Solved

Get DB Maximum Capacity Query?

Posted on 2010-11-17
10
667 Views
Last Modified: 2012-05-10
I would like to run a query to determine the maximum DB size. This is for a Windows app that will be installed on various servers.
0
Comment
Question by:pointeman
[X]
Welcome to Experts Exchange

Add your voice to the tech community where 5M+ people just like you are talking about what matters.

  • Help others & share knowledge
  • Earn cash & points
  • Learn & ask questions
10 Comments
 
LVL 21

Expert Comment

by:Jason Yousef, MS
ID: 34160655
DO you mean the maximum capacity for SQL server databases??
anyway Max size is "huge" far larger than anything you'll encounter (heck, just
buying the disks to reach the max size will break most budgets).

check this
http://msdn.microsoft.com/en-us/library/ms143432.aspx

or you can use this command to get the current DB size, but there's no such thing as maximim size, as databases are has auto growth, unless you turned it off !
USE DATABASE_NAME
GO
EXEC sp_spaceused
GO

Open in new window


hope that helps
0
 
LVL 75

Assisted Solution

by:Anthony Perkins
Anthony Perkins earned 83 total points
ID: 34160835
And it should be added that the MSDE/Express Editions have limitations of 2GB, 4GB and 10GB, depending on the version.
0
 
LVL 6

Assisted Solution

by:subhashpunia
subhashpunia earned 83 total points
ID: 34163092
For SQL Server 2008 the max size limit of database is 524,272 terabytes (TB).
0
Windows Server 2016: All you need to know

Learn about Hyper-V features that increase functionality and usability of Microsoft Windows Server 2016. Also, throughout this eBook, you’ll find some basic PowerShell examples that will help you leverage the scripts in your environments!

 
LVL 69

Expert Comment

by:Scott Pletcher
ID: 34164634
I would think he means the largest existing db on the instance.
0
 
LVL 21

Accepted Solution

by:
Jason Yousef, MS earned 84 total points
ID: 34165554
OK, then run that, to get list of DBs along with Size, in DESC order
use master
go
 select
        DATABASE_NAME   = db_name(s_mf.database_id),
        DATABASE_SIZE   = convert(int,
                                    case -- more than 2TB(maxint) worth of pages (by 8K each) can not fit an int...
                                    when convert(bigint, sum(s_mf.size)) >= 268435456
                                    then null
                                    else sum(s_mf.size)*8 -- Convert from 8192 byte pages to Kb
                                    end)
    from
        sys.master_files s_mf
    where
        s_mf.state = 0 and -- ONLINE
        has_dbaccess(db_name(s_mf.database_id)) = 1 -- Only look at databases to which we have access
    group by s_mf.database_id
order by DATABASE_SIZE desc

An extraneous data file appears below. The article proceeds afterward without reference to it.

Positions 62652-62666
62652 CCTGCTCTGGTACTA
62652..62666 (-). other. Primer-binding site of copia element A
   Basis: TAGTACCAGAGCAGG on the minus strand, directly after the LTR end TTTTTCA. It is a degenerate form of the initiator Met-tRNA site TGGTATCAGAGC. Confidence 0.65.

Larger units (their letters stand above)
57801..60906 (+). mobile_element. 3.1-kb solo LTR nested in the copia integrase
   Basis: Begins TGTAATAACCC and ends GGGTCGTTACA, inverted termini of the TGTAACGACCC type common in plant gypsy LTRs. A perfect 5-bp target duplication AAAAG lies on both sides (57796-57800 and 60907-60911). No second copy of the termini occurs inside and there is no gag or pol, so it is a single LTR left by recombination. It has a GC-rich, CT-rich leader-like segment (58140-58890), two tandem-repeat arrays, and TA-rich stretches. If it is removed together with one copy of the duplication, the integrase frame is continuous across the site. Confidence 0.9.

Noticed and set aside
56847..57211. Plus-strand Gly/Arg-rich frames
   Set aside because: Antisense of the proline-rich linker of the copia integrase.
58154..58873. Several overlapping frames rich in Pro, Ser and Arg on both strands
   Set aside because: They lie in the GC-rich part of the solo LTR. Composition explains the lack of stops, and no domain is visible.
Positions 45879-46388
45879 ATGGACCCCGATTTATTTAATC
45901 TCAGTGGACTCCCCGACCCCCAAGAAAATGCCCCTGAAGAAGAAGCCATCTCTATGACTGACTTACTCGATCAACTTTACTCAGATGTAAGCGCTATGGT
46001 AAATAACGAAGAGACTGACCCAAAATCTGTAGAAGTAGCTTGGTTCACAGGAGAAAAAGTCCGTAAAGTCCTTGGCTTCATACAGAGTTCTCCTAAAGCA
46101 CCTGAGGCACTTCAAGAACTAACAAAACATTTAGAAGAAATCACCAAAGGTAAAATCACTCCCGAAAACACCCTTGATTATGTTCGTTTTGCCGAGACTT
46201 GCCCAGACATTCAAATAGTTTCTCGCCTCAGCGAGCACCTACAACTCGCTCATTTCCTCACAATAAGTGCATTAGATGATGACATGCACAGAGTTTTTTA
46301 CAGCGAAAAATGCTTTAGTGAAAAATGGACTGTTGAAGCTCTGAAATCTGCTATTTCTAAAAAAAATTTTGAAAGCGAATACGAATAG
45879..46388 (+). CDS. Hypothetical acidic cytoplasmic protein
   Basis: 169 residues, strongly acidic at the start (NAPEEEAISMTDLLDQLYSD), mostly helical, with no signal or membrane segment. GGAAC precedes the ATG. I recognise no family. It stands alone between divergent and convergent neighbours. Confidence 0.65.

Open in new window


or just run

EXEC sp_databases
0
 

Author Comment

by:pointeman
ID: 34165913
My idea is to simple check which SQL "version" is installed like so:

C#
string limit;

if(sqlVersion == "Express 2005") //or ver# ????????????
}
   limit = "4GB"
{
else if(sqlVersion == "Express 2008") // or ver# 10.50.1600.1
{
   limit = "8GB";
}
0
 

Author Comment

by:pointeman
ID: 34165933
Just found this, but unsure if it works for ALL Microsoft SQL versions:

SELECT SERVERPROPERTY('productversion'), SERVERPROPERTY ('productlevel'), SERVERPROPERTY ('edition')

0
 
LVL 21

Expert Comment

by:Jason Yousef, MS
ID: 34166218
works for me in 2008 R2
0
 

Author Comment

by:pointeman
ID: 34172672
Because I only need to know if the DB server is 'Express' or not, the following simple query works fine so far.

         
Select SERVERPROPERTY('EngineEdition')

         int eEditon = System.Convert.ToInt32(cmd.ExecuteScalar());

         if (eEditon == 4)//http://msdn.microsoft.com/en-us/library/ms174396.aspx
               return true;

Open in new window

0
 

Author Closing Comment

by:pointeman
ID: 34301164
Thank you all........
0

Featured Post

Technology Partners: We Want Your Opinion!

We value your feedback.

Take our survey and automatically be enter to win anyone of the following:
Yeti Cooler, Amazon eGift Card, and Movie eGift Card!

Question has a verified solution.

If you are experiencing a similar issue, please ask a related question

Why is this different from all of the other step by step guides?  Because I make a living as a DBA and not as a writer and I lived through this experience. Defining the name: When I talk to people they say different names on this subject stuff l…
Recently we ran in to an issue while running some SQL jobs where we were trying to process the cubes.  We got an error saying failure stating 'NT SERVICE\SQLSERVERAGENT does not have access to Analysis Services. So this is a way to automate that wit…
Via a live example combined with referencing Books Online, show some of the information that can be extracted from the Catalog Views in SQL Server.
Via a live example, show how to extract information from SQL Server on Database, Connection and Server properties

630 members asked questions and received personalized solutions in the past 7 days.

Join the community of 500,000 technology professionals and ask your questions.

Join & Ask a Question